Banks boost borrowers’ card limits without telling them, report finds

The Consumer Financial Protection Bureau[4] (CFPB) found that U.S. issuers boosted credit lines for about 4% of cards in each quarter of 2018. That’s double the rate in 2012, Bloomberg found. But the regulator also found that increases came faster for subprime and near-prime customers. 

Banks defend the increases as good customer service, saying they take care in raising spending limits and discourage reckless borrowing. 

“Capital One examines a number of factors before determining whether a customer is eligible for a credit line increase, including reviewing their credit and payment history, debt-to-income ratio and ability to pay,” a spokeswoman told Bloomberg in a statement. “Acting in the best interest of our customers is our paramount consideration at every step of our credit decisioning process — every policy, practice, discussion and service we offer is grounded by that core principle.”

JPMorgan Chase said it avoids raising limits for subprime cardholders.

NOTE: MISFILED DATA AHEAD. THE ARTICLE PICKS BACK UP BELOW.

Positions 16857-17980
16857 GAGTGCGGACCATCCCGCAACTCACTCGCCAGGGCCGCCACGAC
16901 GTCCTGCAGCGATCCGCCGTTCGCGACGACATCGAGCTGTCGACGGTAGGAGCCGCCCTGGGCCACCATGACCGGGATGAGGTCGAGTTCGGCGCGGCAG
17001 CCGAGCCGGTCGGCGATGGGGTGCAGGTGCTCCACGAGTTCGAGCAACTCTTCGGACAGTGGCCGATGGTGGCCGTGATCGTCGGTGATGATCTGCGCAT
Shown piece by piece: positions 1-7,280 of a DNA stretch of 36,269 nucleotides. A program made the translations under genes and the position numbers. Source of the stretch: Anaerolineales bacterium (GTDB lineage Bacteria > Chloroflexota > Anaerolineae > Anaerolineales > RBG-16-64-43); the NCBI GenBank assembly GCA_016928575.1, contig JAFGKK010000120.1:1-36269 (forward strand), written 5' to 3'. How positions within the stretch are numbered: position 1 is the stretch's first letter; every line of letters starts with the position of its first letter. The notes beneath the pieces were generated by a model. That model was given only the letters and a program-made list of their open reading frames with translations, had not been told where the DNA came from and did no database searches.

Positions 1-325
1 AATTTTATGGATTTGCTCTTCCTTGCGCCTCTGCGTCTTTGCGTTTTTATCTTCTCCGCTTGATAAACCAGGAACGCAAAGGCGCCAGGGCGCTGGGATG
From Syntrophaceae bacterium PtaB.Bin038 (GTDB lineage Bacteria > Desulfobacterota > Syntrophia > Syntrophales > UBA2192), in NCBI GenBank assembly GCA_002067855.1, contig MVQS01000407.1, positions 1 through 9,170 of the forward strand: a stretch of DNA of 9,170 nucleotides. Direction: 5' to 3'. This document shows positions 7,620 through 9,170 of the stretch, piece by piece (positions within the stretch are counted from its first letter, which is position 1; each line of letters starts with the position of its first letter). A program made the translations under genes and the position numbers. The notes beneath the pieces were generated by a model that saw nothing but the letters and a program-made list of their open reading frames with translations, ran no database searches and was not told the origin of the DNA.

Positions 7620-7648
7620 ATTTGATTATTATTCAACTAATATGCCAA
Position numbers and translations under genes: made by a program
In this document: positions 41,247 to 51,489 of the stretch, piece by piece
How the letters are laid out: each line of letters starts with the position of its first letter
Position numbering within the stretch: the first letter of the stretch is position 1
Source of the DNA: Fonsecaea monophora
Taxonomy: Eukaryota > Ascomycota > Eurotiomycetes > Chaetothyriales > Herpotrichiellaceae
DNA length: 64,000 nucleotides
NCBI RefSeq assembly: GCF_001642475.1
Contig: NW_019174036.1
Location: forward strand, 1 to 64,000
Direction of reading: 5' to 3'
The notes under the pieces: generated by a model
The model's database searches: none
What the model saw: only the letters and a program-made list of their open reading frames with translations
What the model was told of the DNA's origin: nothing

“In a very targeted way, we grant credit line increases to creditworthy customers who have demonstrated consistent usage of the card and have shown strong repayment patterns,” a JPMorgan spokeswoman said.

D’Ante Jones, a musician from Houston, said JPMorgan nearly doubled his spending limit last year — without consulting him — when he had almost reached his borrowing limit. “It’s like putting a sandwich in front of me and I haven’t eaten all day,” Jones told Bloomberg. “How can I not take a bite out of it?”

Banks can also let customers reverse the increases, but Jones said he was unaware of that. “I didn’t know there was a way to say no,” he said.

References

  1. ^ Bloomberg report (www.bloomberg.com)
  2. ^ $880 billion (www.newyorkfed.org)
  3. ^ December 2017 paper (www.bostonfed.org)
  4. ^ Consumer Financial Protection Bureau (files.consumerfinance.gov)

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